results are in agreement with acidity data reported in literatures for Al-HMS materials [ 9 ]. The type of acid sites (Lewis acid and Br⊘nsted acid) were also studied by the FT-IR spectra of pyridine adsorption. It is well known that the vibration bands in
This work describes the experimental determination of sucrose hydrolysis kinetics using a heterogeneous catalyst. We used
an Amberlite IR-120 strong acidic cation-exchange resin. The experiments were performed under previously determined optimal
process conditions: sucrose mass concentration, γS = 50 g L−1, catalyst mass concentration, γC = 180 g L−1, rotational frequency of the stirrer fm = 180 min−1, and temperature ϑ = 79 °C. The parameters of the supposed kinetic model were determined using experimental data. The kinetics
of sucrose hydrolysis over Amberlite IR-120 has not been reported to date. Therefore, we could not directly compare the calculated
values of kinetic parameters with those from the literature. However, the calculated values are within the range of values
determined by other types of catalysts. Furthermore, we investigated the influence of catalyst mass concentration γC on the reaction rate constant k′.
Authors:Saet Byul Kim, Mi Ran Lee, Eun Duck Park, Sang Min Lee, HyoKyu Lee, Ki Hyun Park, and Myung-June Park
A kinetic model of the homogeneous conversion of d-xylose in high temperature water (HTW) was developed. Experimental testing evaluated the effects of operating conditions on xylose conversion and furfural selectivity, with furfural yields of up to 60% observed without the use of acid catalysts. The reaction order for the decomposition of d-xylose was assumed to be above two, while the conversion of d-xylose to furfural and the degradation of furfural were first order reactions. Estimated kinetic parameters were within the range of values reported in the literature. The activation energy of furfural production showed that the ionization rate was high enough for HTW to replace acid catalysts. Simulated results from this model were in good agreement with experimental data, allowing the model to aid reactor design for the maximization of productivity.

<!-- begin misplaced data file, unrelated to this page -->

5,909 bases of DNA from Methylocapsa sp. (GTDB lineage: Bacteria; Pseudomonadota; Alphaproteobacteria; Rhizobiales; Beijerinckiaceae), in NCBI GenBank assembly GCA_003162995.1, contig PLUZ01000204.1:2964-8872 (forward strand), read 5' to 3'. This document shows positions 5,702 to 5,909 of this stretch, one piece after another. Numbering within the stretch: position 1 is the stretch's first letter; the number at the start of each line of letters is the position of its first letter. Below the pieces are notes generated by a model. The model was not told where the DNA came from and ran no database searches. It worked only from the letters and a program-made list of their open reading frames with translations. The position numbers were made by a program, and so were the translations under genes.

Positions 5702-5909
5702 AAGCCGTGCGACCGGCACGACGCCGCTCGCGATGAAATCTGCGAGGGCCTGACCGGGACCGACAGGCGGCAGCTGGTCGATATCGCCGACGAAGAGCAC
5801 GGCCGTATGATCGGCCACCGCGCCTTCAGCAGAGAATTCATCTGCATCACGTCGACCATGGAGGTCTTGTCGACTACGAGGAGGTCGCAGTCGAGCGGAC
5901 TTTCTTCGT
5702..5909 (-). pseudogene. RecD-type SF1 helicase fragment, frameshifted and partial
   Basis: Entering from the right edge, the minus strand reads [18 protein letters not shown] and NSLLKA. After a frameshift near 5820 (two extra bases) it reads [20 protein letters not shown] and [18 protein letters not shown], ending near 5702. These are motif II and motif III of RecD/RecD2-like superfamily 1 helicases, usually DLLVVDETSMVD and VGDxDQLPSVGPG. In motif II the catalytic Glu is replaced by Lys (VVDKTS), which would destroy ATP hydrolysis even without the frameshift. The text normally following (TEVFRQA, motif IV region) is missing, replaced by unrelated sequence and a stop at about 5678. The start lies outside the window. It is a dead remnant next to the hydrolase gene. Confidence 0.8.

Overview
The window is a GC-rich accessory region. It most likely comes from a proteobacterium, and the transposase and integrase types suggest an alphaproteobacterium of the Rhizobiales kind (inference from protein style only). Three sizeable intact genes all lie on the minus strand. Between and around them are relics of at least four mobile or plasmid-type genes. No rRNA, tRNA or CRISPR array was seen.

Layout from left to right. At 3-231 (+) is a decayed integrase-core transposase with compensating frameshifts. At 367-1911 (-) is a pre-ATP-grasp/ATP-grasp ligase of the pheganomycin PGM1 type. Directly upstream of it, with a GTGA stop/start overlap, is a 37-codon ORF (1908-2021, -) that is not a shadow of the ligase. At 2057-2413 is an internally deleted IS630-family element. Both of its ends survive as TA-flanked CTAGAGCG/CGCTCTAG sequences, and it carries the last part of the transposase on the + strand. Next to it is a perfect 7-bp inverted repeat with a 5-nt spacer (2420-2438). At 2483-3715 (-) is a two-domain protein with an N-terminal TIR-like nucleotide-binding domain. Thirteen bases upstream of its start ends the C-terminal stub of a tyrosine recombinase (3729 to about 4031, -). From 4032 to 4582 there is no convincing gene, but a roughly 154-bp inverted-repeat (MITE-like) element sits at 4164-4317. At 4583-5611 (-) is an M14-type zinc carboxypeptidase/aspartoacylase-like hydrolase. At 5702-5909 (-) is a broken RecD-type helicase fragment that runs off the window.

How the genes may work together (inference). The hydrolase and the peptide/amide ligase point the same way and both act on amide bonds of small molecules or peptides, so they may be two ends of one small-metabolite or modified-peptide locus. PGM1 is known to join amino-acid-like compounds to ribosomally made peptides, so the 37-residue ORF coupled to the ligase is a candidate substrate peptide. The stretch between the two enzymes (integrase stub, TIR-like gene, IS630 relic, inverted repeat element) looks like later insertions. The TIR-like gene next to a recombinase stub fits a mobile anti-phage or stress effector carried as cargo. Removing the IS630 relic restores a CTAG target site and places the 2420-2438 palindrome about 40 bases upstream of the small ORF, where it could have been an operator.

Authors:Haruka Seki, Masa-aki Ohshima, Hideki Kurokawa, and Hiroshi Miura
The influence of trace oxygen on the catalytic activity of alumina supported Ru in the liquid phase hydrogenation of aromatic
hydrocarbons was studied. The catalytic activity of Ru increased remarkably and the reproducibility was improved by removing
dissolved oxygen from the reactant mixture and carefully refining the catalyst transfer procedure into the reactor to avoid
exposure to air. Trace oxygen affected Ru very severely, but did not affect Rh, Pd, and Pt much. The activity of Ru was lower
than those of Rh, Pd, and Pt in the presence of oxygen as reported in the literature; however, it was the highest when oxygen
was removed carefully. Measurements of the adsorbed oxygen suggested that the activity seriously decreased when only the part
of Ru surface was covered by oxygen. Bimetallic Pt–Ru catalysts demonstrated high activity even in the presence of oxygen.
Authors:Iwona Tomska-Foralewska, Wiesław Przystajko, Mariusz Pietrowski, Michał Zieliński, and Maria Wojciechowska
Novel magnesium oxo-fluoride supports containing different amounts of MgO, prepared by the sol–gel method have been proposed
for the synthesis of gold catalysts. The MgF2–MgO supports have mesoporous structure and their surface area is a few times larger than those of pure MgF2 or pure MgO. Gold catalysts have been prepared by impregnation of the MgF2–MgO supports with HAuCl4 in the amount corresponding to 1 wt.% Au. The gold catalysts has been characterized by XRD, TEM measurements and the catalytic
activity in CO oxidation at temperatures 30–300 °C have been performed. The Au/MgF2–MgO catalysts show higher activities (depending on the content of MgO in the support) as compared to Au/MgF2 and Au/MgO prepared under the same conditions. Their activities fall into the upper range of gold catalysts supported on
other carrier reported in literature.
Authors:Cristina Benincá, Patrício Peralta-Zamora, Ronaldo Cardoso Camargo, Célia Regina Granhen Tavares, Everton Fernando Zanoelo, and Luciana Igarashi-Mafra
extensive application, studies of its degradation by involving advanced oxidative processes are limited in the literature [ 18 – 20 ], and even nonexistent when applying Fenton and photo-Fenton procedures.
Authors:C. Amairia, S. Fessi, A. Ghorbel, and A. Rîves
oxidation of methane at low temperature have been extensively studied so far [ 9 – 14 ]. In particular, palladium-based systems have been widely reported in literature as the catalyst of choice in methane combustion [ 15 , 16 ]. Some properties of these
a concentrated alkaline solution [ 1 – 4 ]. They provided very good catalytic performances in comparison with other catalysts reported in the literature [ 5 ], and also provide the lowest cost per unit mass of catalyst combined with a high activity
Authors:Luděk Kaluža, Zdeněk Vít, and Miroslav Zdražil
literature. The effect of support on the conventional CoMo and NiMo catalysts was reviewed by Luck [ 1 ] and Breysse et al. [ 2 ].
Sulfides of noble metals (Pt, Rh, Pd, Ru and Ir) exhibit high activity and were the subject of extensive research. Rh